“No” to Child Labor in Domestic Work
With the International Labor Organization’s latest estimates suggest that over 215 million boys and girls throughout the world are involved in child labor, the observance of World Day Against Child Labor calls attention to child labor in domestic work.
In his remarks on “No” to Child Labor in Domestic Work in Washington DC, US Secretary of State John Kerry says the United States is proud to stand united with its partners in the international community on this World Day Against Child Labor, and with one voice.
“We call for the elimination of child labor.” – Secretary Kerry
“No” to Child Labor in Domestic Work
According to Secretary Kerry, because domestic work is carried out largely behind closed doors, children are particularly vulnerable to hazardous and exploitative conditions and are often subject to sexual harassment, and mental and physical abuse.
However, he highlighted that the Department of State’s labor officers, based at foreign missions throughout the world, provide insightful reports from the field highlighting the plight of child laborers.
In addition, the U.S. Department of State’s Country Reports on Human Rights Practices and the annual Trafficking in Persons (TIP) Report call attention to worldwide trends in child labor.
The US government also recognizes that engagement on the grassroots level by NGOs and civil society groups is essential and we applaud and support the efforts of these organizations.
The US calls on its partners in the international community to join them in fulfilling its collective commitment to these children by adopting national policies that eliminate child labor and create an environment that prevents the exploitation of children.
Children in situations of exploitative child labor are deprived education, and lack the opportunities to rise to their full potential and lift themselves, their families and their communities out of a cycle of poverty.
US has emphasized that it is essential to continue to strengthen efforts to abolish child labor to ensure that the world’s children remain free from exploitation.
Through its labor diplomacy efforts in diplomatic missions, as well as key partnerships at home and abroad, the Department of State will continue to promote labor rights, and develop and implement effective approaches to combat exploitative child labor.
Ten years ago, the United States became one of the first countries to ratify the International Labor Organization’s convention on the Worst Forms of Child Labor.
The United States remains committed to ending child exploitation – including child soldiering, child trafficking, and any work that harms the health, safety, or morals of children.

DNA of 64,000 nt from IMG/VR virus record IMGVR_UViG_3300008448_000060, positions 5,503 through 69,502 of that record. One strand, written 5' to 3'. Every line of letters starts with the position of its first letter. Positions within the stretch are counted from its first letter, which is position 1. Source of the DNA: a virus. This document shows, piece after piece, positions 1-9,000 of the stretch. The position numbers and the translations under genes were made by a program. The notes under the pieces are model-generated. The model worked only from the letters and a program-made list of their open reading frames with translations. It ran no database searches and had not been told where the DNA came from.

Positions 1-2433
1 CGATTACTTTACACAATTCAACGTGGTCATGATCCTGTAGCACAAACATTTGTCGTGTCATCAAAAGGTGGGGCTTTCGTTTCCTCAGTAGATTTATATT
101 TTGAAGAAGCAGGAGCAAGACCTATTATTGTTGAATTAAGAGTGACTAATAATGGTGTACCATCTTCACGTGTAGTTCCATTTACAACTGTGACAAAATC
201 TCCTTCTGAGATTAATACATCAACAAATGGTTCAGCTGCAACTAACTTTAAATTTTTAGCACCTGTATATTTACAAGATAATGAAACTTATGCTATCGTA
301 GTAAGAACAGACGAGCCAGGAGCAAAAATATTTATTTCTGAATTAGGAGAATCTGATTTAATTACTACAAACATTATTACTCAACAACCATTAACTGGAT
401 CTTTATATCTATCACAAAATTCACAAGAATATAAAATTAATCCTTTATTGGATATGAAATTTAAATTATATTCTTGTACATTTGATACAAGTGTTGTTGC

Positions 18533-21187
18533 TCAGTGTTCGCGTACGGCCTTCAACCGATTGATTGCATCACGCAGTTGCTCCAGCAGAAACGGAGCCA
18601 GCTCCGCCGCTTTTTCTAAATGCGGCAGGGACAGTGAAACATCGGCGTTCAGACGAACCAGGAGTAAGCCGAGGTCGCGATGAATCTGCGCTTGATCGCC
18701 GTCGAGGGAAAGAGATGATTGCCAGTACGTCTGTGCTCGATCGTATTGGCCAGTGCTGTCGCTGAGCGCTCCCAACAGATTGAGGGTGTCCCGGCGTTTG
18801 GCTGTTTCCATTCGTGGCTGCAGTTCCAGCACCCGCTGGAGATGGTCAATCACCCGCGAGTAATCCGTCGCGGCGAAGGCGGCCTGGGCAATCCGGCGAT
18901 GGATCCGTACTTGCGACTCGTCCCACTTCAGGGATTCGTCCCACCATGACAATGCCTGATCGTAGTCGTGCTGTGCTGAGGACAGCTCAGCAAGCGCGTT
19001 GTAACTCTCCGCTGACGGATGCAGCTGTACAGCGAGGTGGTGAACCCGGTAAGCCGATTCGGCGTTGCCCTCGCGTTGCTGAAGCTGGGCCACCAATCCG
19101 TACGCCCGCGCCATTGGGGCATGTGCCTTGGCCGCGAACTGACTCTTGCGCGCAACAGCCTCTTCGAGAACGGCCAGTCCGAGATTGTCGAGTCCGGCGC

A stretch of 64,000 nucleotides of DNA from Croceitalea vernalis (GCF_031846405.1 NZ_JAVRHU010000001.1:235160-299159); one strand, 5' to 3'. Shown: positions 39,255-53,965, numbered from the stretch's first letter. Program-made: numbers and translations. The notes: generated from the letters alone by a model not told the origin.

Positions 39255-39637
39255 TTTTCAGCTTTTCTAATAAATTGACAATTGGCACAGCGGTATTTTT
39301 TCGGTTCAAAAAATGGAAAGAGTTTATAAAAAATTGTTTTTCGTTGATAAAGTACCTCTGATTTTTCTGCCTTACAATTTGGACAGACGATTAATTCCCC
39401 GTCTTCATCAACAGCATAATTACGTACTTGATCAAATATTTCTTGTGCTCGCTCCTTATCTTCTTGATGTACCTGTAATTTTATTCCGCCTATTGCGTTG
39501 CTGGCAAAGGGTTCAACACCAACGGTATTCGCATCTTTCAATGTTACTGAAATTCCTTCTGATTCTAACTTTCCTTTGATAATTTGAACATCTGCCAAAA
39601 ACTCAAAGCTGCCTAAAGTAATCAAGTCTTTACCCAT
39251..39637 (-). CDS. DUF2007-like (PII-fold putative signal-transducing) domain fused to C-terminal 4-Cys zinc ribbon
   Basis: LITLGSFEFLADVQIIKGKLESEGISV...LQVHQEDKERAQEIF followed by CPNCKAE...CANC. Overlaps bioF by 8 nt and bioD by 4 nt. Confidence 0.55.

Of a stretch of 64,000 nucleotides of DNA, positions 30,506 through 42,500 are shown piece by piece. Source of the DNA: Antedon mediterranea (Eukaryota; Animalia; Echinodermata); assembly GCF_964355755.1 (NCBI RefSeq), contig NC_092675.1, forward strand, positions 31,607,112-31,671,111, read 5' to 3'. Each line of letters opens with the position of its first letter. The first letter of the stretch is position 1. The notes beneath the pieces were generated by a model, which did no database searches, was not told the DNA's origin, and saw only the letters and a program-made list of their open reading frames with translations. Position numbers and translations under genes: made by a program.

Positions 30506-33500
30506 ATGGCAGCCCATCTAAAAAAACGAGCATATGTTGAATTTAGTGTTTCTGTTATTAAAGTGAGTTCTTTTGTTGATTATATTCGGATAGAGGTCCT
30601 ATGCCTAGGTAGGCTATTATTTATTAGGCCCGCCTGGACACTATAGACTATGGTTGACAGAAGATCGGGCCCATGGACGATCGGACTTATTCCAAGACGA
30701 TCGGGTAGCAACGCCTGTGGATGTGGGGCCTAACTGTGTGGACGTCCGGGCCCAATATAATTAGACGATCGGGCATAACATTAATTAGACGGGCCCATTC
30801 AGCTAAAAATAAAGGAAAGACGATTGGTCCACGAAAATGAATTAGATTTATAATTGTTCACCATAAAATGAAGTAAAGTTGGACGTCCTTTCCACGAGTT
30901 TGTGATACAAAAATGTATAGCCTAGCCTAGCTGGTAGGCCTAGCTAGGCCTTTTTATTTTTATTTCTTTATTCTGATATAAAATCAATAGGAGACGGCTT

The US government asserts that the problem of child labor may be entrenched but it is also solvable.
Ending labor exploitation is US shared responsibility because the United States believes that every child born into this world deserves the opportunity to achieve his or her God-given potential.
On June 2011, the United Nations International Labour Organization (ILO) said in a new report indicated that a child labourer suffers a work-related accident, illness or psychological trauma every minute.
ILO reported that although the overall number of children aged 5 to 17 in hazardous work declined between 2004 and 2008, child workers in the 15-to-17 age bracket rose by 20 per cent during the same period, from 52 million to 62 million.
The ILO Global Report on child labour warned in 2010 that efforts to eliminate the worst forms of child labour were slowing down and expressed concern that the global economic crisis could halt progress toward the goal of eliminating the worst forms of child labour by 2016.
The study noted that the problem of children in hazardous work is not confined to developing countries. Evidence from the United States and Europe also shows the high vulnerability of youth to workplace accidents.
The ILO report concluded that while there is a need to strengthen workplace safety and health for all workers, specific safeguards for adolescents between the minimum age of employment and the age of 18 are needed.
The measures need to be part of a comprehensive approach in which employer and worker organizations and labour departments have particularly critical role to play.
However, ILO pointed out that throughout the world, girls continue to be disadvantaged in many ways, including through discrimination, limited access to schooling, and traditional roles that still relegate certain forms of work to girls.
The International Labor Organization (ILO) estimates that approximately 100 million girls throughout the world are child laborers, often working in hazardous and exploitative conditions.